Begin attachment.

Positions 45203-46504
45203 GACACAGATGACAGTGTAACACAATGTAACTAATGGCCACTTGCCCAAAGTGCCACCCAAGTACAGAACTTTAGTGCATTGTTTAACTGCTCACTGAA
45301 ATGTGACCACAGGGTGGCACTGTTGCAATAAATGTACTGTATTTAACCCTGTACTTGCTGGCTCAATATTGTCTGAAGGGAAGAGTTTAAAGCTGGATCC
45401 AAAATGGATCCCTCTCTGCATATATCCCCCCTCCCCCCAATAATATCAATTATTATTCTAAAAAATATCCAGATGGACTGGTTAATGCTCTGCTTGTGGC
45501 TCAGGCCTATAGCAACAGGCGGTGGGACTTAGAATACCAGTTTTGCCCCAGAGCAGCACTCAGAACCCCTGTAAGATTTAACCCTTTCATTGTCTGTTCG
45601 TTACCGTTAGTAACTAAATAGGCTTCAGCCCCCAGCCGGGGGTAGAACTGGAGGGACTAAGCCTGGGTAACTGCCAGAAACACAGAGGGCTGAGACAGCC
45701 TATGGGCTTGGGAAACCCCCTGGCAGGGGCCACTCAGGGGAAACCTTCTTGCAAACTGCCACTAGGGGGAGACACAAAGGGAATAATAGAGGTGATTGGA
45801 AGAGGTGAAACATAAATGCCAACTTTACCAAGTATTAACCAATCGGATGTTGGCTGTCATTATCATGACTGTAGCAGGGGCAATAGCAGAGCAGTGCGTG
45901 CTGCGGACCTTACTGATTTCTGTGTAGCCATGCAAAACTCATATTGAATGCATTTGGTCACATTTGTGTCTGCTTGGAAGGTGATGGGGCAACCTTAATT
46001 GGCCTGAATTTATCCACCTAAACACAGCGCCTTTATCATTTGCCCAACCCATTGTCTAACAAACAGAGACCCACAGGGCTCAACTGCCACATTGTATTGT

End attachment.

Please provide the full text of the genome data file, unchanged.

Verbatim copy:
Positions 45203-46504
45203 GACACAGATGACAGTGTAACACAATGTAACTAATGGCCACTTGCCCAAAGTGCCACCCAAGTACAGAACTTTAGTGCATTGTTTAACTGCTCACTGAA
45301 ATGTGACCACAGGGTGGCACTGTTGCAATAAATGTACTGTATTTAACCCTGTACTTGCTGGCTCAATATTGTCTGAAGGGAAGAGTTTAAAGCTGGATCC
45401 AAAATGGATCCCTCTCTGCATATATCCCCCCTCCCCCCAATAATATCAATTATTATTCTAAAAAATATCCAGATGGACTGGTTAATGCTCTGCTTGTGGC
45501 TCAGGCCTATAGCAACAGGCGGTGGGACTTAGAATACCAGTTTTGCCCCAGAGCAGCACTCAGAACCCCTGTAAGATTTAACCCTTTCATTGTCTGTTCG
45601 TTACCGTTAGTAACTAAATAGGCTTCAGCCCCCAGCCGGGGGTAGAACTGGAGGGACTAAGCCTGGGTAACTGCCAGAAACACAGAGGGCTGAGACAGCC
45701 TATGGGCTTGGGAAACCCCCTGGCAGGGGCCACTCAGGGGAAACCTTCTTGCAAACTGCCACTAGGGGGAGACACAAAGGGAATAATAGAGGTGATTGGA
45801 AGAGGTGAAACATAAATGCCAACTTTACCAAGTATTAACCAATCGGATGTTGGCTGTCATTATCATGACTGTAGCAGGGGCAATAGCAGAGCAGTGCGTG
45901 CTGCGGACCTTACTGATTTCTGTGTAGCCATGCAAAACTCATATTGAATGCATTTGGTCACATTTGTGTCTGCTTGGAAGGTGATGGGGCAACCTTAATT
46001 GGCCTGAATTTATCCACCTAAACACAGCGCCTTTATCATTTGCCCAACCCATTGTCTAACAAACAGAGACCCACAGGGCTCAACTGCCACATTGTATTGT